Sandstone boulder, Rock trail

I took my time on Rock Trail, enjoying the masses of ferns, my favorite being Licorice Ferns. They grow on trailside boulders, and blanket the surroundings in this damp environment. The sandstone boulders are truly massive on Rock trail, 100 feet high in places. They are dotted with neat holes, and some have caves to explore in and around. Partly why I am drawn to this trail is the labor of love that created it. I’m certain it took countless volunteer hours  to carve it out of the steep hillside, and I’m grateful for those who put in the time. Because of it’s steepness, staircases abound. The final push to the top contains 118 stairs. I didn’t count the lowers ones.

Route finding tip:  Just past the top of the stairs, there is a three way junction. Right (up) takes you on a trail that bypasses the overlook; Go straight to reach Cyrus Gates Overlook, a worthwhile half-mile roundtrip diversion; Left heads down Double Black Diamond trail, which is the way down after enjoying the overlook.

At the overlook, I chose one of three picnic tables, resting while eating my bar and wishing I had water. The overlook sits at 1820 feet, with great views out to the islands. There was no one else there, a rarity as people can drive to the overlook and hike or mountain bike from there (it’s the end of Cleator Road).  I’ve been there in all types of weather and conditions, but never had the place to myself in dozens of visits over the years. Pretty sweet!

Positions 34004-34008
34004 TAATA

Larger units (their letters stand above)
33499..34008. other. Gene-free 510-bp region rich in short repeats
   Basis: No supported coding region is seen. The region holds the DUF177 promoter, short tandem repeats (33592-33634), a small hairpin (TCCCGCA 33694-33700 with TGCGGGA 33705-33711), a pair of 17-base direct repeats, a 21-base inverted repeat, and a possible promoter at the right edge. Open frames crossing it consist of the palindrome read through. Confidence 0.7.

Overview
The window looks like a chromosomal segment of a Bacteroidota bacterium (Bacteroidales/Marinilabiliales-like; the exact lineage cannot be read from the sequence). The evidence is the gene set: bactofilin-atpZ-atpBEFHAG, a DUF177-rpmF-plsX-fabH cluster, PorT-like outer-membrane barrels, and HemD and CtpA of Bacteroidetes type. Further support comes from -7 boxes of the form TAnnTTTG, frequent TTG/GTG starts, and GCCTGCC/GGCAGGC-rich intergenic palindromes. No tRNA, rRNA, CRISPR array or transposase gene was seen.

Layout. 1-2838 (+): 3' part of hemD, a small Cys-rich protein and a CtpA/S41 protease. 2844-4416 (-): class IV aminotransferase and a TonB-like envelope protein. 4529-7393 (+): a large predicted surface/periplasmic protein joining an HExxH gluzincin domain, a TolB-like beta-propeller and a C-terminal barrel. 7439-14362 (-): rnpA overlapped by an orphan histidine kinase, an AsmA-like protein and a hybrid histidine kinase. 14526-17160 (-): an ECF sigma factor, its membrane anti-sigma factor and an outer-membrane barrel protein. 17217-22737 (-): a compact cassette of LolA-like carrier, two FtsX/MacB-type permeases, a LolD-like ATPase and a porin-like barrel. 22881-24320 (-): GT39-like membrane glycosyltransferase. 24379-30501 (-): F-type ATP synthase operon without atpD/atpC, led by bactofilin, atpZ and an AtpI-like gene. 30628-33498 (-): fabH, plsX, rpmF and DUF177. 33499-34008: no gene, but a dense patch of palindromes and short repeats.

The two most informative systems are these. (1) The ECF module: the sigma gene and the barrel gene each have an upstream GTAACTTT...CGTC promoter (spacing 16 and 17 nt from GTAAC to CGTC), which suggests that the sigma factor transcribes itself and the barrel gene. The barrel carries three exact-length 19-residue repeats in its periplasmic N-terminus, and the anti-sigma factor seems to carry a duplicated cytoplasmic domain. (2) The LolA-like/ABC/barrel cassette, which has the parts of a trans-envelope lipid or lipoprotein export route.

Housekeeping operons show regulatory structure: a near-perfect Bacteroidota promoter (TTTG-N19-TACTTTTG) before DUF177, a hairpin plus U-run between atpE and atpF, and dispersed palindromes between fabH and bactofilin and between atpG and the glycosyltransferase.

From Cyrus Gates overlook

Overlook to Fragrance Lake  (1 mile)

After the overlook, I headed back to the three-way trail split. The trail is not marked as Double Diamond, but that is it’s current name (I have also seen it called Double Diamond and Double Black Diamond). If you are a skier, you know what that means! It’s very steep. The trail used to be called Chin Scraper, that name also implying it’s steepness, especially going up.

Poles would have been useful going down,  but I didn’t bring mine, so caution had to take their place. At times I almost had to side step down, it was that steep. I traversed back and forth, feeling like a skier!  Route finding tip:  About half way down, there is an non-obvious trail split. The much more heavily used trail (right) is for mountain bikers. There used to be a sign here, saying bikers right, hikers left. That sign is gone. I have gone both ways, and both are very steep, but the hiker only trail is much less travelled. And less nerve racking! I have encountered (as a hiker mistakenly on the biker part) mountain bikers flying by at incredible speeds, sometimes in flight after taking a steep jump. If you miss the left trail, which is easy to do, just be alert for mountain bikers. They get serious momentum, and frankly, I don’t know how they even stay on the  bike! Mt. bikers usually hoot and holler with abandon as they sail down, and the noise gives ample warning to move out of the way.

The Double Diamond trail put me out at the map where I first left Fragrance Lake Road. Instead of heading down (left), I went right. After a very short and slightly uphill section, I turned left at two signs that read  “Trail” and “Fragrance Lake”. I had time to add the .2 mile to and the .6 mile loop around the lake.

At the lake, I saw a bunch of people and dogs enjoying the fall day and great swimming access (only dogs were swimming on this day). I asked a couple with swimming dog to take a picture of me and the great reflection…he obliged, and the gal asked if this was my first time at the lake. That made me laugh — I literally can’t count the number of times I’ve been there, but it remains a favorite. Completely tree-encircled and usually calm, it’s a perfect “mountain” lake a stone’s throw from town.

Enjoying Fragrance Lake, for the umpteenth time!

Fragrance Lake to Lost Lake Parking lot  (2.4 miles)